decided: October 17, 1974.
GARNET VALLEY SCHOOL DISTRICT, APPELLANT,
JOHN HANLON, PARENT AND NATURAL GUARDIAN OF MARY ANN HANLON AND CAROL HANLON, MINORS; FRANK T. MACE, PARENT AND NATURAL GUARDIAN OF FRANK MACE, MICHAEL MACE AND THERESA MACE, MINORS; AND JOAN A. CONNORS, PARENT AND NATURAL GUARDIAN OF PATRICK J. CONNORS AND BRIAN F. CONNORS, MINORS, APPELLEES
Appeal from the Order of the Court of Common Pleas of Delaware County in case of John Hanlon, parent and natural guardian of Mary Ann Hanlon and Carol Hanlon, minors; Frank T. Mace, parent and natural guardian of Frank Mace, Michael Mace and Theresa Mace, minors; and Joan A. Connors, parent and natural guardian of Patrick J. Connors and Brian F. Connors, minors, v. Garnet Valley School District, No. 9766 of 1973.
Joseph W. Kauffman, with him Cramp, D'Iorio, McConchie & Surrick, for appellant.
Francis P. Connors, with him Lewis-Connors-Swanick, for appellees.
President Judge Bowman and Judges Crumlish, Jr., Kramer, Wilkinson, Jr., Mencer, Rogers and Blatt. Opinion by Judge Crumlish, Jr. President Judge Bowman dissents.
[ 15 Pa. Commw. Page 477]
The directors of Garnet Valley School District in Pennsylvania refused to provide transportation of the minor plaintiffs to the schools which they attended in the State of Delaware under Section 1361 of the Public School Code of 1949, Act of March 10, 1949, P.L. 30, as amended, 24 P.S. § 13-1361. In a complaint in equity
[ 15 Pa. Commw. Page 478]
the plaintiffs sought to: (1) enjoin the defendant school district from refusing to provide free transportation for the minor plaintiffs; and (2) to compel the defendant school district to reimburse the parents of the minor plaintiffs for monies already expended for the transportation of their children to school. Preliminary objections were filed, defendant claiming that plaintiffs had a full and adequate remedy at law in mandamus. The court en banc overruled the objections. Hearings on the merits of the injunction were held and in a very able opinion, Judge Edward Lawhorne granted the preliminary injunction. Exceptions from the decree nisi were taken and dismissed. This appeal followed.
We adopt the well reasoned but as yet unreported opinion of Judge Lawhorne which states:
"Findings of Fact
"1. Plaintiff John Hanlon is the parent and natural guardian of Mary Ann Hanlon and Carol Hanlon, minors; all of said plaintiffs reside at Scott Road, Concord Township, Delaware County, Pennsylvania.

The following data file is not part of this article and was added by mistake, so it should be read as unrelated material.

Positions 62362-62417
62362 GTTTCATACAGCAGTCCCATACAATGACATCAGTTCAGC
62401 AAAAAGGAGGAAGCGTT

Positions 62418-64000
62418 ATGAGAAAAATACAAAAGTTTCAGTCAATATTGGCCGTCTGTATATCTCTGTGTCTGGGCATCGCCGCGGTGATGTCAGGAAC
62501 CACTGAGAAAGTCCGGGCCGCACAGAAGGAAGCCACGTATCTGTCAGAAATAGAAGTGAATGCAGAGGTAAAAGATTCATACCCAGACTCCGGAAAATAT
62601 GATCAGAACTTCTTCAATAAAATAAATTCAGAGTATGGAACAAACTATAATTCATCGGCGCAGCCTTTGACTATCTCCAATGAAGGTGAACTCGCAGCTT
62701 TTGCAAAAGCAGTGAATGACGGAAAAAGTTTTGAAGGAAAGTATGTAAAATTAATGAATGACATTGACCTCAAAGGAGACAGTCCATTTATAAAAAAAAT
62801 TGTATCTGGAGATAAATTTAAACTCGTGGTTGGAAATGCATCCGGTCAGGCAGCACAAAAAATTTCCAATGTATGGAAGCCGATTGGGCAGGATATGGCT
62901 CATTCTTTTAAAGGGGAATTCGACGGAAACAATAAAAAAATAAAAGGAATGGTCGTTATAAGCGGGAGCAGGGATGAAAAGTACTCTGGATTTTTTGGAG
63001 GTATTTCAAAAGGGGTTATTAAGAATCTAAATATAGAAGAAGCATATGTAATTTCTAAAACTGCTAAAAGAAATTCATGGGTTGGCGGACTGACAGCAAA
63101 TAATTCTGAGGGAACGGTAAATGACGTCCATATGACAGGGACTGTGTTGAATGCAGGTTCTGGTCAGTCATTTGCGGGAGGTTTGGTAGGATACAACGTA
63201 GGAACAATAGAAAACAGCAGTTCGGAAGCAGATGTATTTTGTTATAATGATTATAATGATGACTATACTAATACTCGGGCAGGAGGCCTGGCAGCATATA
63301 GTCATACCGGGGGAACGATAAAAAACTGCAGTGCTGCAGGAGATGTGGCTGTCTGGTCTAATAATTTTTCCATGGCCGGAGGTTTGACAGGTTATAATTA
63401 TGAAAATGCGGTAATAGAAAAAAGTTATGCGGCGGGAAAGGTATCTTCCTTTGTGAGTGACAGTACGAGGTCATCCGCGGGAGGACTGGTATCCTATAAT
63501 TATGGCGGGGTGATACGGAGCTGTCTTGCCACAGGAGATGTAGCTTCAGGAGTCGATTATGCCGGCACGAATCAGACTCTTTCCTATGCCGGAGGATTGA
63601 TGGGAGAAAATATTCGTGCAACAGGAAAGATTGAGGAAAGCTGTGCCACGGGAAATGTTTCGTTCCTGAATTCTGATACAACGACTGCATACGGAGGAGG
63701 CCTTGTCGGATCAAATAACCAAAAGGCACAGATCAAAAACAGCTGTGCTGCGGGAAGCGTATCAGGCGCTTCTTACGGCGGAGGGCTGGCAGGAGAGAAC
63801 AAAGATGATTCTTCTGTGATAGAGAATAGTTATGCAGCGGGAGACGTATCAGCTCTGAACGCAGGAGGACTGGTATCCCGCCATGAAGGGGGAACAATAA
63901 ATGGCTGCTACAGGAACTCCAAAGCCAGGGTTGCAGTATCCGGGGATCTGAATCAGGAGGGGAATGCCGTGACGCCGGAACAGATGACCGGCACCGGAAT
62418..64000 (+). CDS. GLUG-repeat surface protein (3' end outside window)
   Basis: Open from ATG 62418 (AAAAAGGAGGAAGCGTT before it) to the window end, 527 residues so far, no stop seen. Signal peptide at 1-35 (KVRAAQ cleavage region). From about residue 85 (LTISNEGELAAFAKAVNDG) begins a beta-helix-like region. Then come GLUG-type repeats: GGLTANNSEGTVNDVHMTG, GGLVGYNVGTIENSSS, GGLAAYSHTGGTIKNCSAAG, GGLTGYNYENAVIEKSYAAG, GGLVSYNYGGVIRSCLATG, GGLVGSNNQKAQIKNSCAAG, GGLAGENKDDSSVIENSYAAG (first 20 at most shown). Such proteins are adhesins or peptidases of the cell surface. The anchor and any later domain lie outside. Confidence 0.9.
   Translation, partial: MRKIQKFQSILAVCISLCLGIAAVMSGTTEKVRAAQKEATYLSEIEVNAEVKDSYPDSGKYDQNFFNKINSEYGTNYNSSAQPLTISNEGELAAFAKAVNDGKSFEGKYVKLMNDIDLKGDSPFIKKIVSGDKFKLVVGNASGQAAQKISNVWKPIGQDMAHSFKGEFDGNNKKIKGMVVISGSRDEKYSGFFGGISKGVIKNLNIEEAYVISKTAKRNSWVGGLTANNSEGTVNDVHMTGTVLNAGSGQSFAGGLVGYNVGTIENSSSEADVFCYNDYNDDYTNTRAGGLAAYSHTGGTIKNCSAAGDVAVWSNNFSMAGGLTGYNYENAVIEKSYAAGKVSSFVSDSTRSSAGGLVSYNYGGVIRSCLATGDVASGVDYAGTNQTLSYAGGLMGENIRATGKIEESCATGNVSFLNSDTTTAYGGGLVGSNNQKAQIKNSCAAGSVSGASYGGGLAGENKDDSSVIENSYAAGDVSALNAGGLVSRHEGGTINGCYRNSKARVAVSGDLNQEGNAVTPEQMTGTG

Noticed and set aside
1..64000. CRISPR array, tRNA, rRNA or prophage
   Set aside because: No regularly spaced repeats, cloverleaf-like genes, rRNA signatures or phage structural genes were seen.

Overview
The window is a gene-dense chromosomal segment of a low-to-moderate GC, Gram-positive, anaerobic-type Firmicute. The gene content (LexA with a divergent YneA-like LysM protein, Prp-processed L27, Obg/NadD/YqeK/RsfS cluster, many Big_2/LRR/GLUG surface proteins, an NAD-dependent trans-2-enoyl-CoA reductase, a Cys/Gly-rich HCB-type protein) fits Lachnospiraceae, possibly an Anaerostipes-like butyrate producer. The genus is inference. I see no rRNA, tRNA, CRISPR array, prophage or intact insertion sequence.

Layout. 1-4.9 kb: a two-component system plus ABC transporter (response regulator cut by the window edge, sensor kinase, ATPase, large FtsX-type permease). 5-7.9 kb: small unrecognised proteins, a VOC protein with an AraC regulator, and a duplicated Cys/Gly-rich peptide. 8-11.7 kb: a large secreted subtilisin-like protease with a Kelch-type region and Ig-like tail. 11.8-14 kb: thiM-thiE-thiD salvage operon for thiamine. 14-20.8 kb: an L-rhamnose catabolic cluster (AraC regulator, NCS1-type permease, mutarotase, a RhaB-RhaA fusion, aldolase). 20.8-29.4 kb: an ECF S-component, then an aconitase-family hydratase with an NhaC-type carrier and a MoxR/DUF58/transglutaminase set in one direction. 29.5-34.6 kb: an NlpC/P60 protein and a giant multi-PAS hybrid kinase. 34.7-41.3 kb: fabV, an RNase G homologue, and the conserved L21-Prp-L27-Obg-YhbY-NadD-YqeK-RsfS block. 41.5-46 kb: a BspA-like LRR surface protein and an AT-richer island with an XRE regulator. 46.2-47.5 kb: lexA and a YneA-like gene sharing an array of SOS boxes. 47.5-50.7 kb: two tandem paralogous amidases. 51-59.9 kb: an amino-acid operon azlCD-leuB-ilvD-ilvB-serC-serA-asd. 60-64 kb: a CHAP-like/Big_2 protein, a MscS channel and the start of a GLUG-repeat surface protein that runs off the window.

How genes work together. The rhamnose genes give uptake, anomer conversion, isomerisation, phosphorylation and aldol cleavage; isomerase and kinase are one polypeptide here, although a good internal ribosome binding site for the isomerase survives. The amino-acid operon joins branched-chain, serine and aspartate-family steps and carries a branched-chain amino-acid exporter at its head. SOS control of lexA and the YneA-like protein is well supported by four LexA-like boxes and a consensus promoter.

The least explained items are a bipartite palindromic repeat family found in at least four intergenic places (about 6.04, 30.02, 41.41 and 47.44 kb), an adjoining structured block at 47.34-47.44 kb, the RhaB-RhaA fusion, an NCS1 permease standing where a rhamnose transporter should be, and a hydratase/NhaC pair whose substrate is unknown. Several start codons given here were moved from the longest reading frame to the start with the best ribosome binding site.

"2. Plaintiff Frank T. Mace is the parent and natural guardian of Frank Mace, Michael Mace and Theresa Mace, minors; all of said plaintiffs reside at 126 Woodrose Lane, Concord Township, Delaware County, Pennsylvania.
"3. Plaintiff Joan A. Connors is the parent and natural guardian of Patrick J. Connors and Brian F. Connors, minors; all of said plaintiffs reside at 133 S. Ivy Lane, Concord Township, Delaware County, Pennsylvania.
"4. Defendant Garnet Valley School District is a school district created under the laws of the Commonwealth of Pennsylvania, with its principal office located at Bethel and Smithbridge Roads, Concord Township, Delaware County, Pennsylvania; said school district encompasses the geographical boundaries of the Borough
[ 15 Pa. Commw. Page 479]
of Chester Heights and the Townships of Concord and Bethel, all of which are in Delaware County, Pennsylvania.
"5. Plaintiffs Mary Ann Hanlon and Carol Hanlon are presently attending Ursuline Academy, a high school not operated for profit and located at 1106 Pennsylvania Avenue, Wilmington, Delaware.
"6. Minor plaintiffs Frank Mace, Michael Mace and Patrick J. Connors and Brian F. Connors are presently attending Salesianum High School, which is a high school not operated for profit and located at 1801 North Broom Street, Wilmington, Delaware.
"7. Minor plaintiff Theresa Mace is presently attending Padua Academy, a high school not operated for profit and located at 9th and Broom Streets, Wilmington, Delaware.
"8. All of the aforesaid high schools in Wilmington, Delaware, are less than ten miles from the boundaries of the Garnet Valley School District.
"9. The defendant school district is presently busing resident high school pupils to St. James High School, Notre Dame High School and Bishop Shanahan High School, which high schools are located, respectively, in Chester, Moylan and West Chester, Pennsylvania, and which are also high schools not operated for profit and located less than ten miles outside the boundaries of the defendant school district by the nearest public highways. The school district has offered the same service to children attending grade schools not for profit.
"10. The defendant school district by its Board of School Directors has refused to provide free transportation for the plaintiff pupils.
"At the outset it must be noted that this case does not involve any constitutional considerations whatsoever
[ 15 Pa. Commw. Page 480]
under the free exercise or anti-establishment clauses of the First Amendment of the Federal Constitution. Any constitutional objections to the busing of children to non-public schools were disposed of in Rhoads v. School District of Abington Township, 424 Pa. 202, 226 A.2d 53 (1967); cert. denied, 389 U.S. 846, 88 Sup. Ct. 36, appeal dismissed, 389 U.S. 11, 88 Sup. Ct. 61.
"Rather, we are dealing with a narrow issue of statutory construction. The statute in question is Sect. 1361 of the Public School Code of 1949, as amended, 24 P.S. Sect. 13-1361, which provides as follows: 'The board of school directors in any school district may, out of the funds of the district, provide for the free transportation of any resident pupil to and from the kindergarten, elementary school, or secondary school in which he is lawfully enrolled, provided that such school is not operated for profit and is located within the district boundaries or outside the district boundaries at a distance not exceeding ten miles by the nearest public highway, . . . and to and from any points in the Commonwealth in order to provide field trips for any purpose connected with the educational pursuits of the pupils. When provision is made by a board of school directors for the transportation of public school pupils to and from such schools or to and from any points in the Commonwealth in order to provide field trips as herein provided, the board of school directors shall also make identical provision for the free transportation of pupils who regularly attend nonpublic kindergarten, elementary and high schools not operated for profit to and from such schools or to and from any points in the Commonwealth in order to provide field trips as herein provided. . . .' (Emphasis supplied.)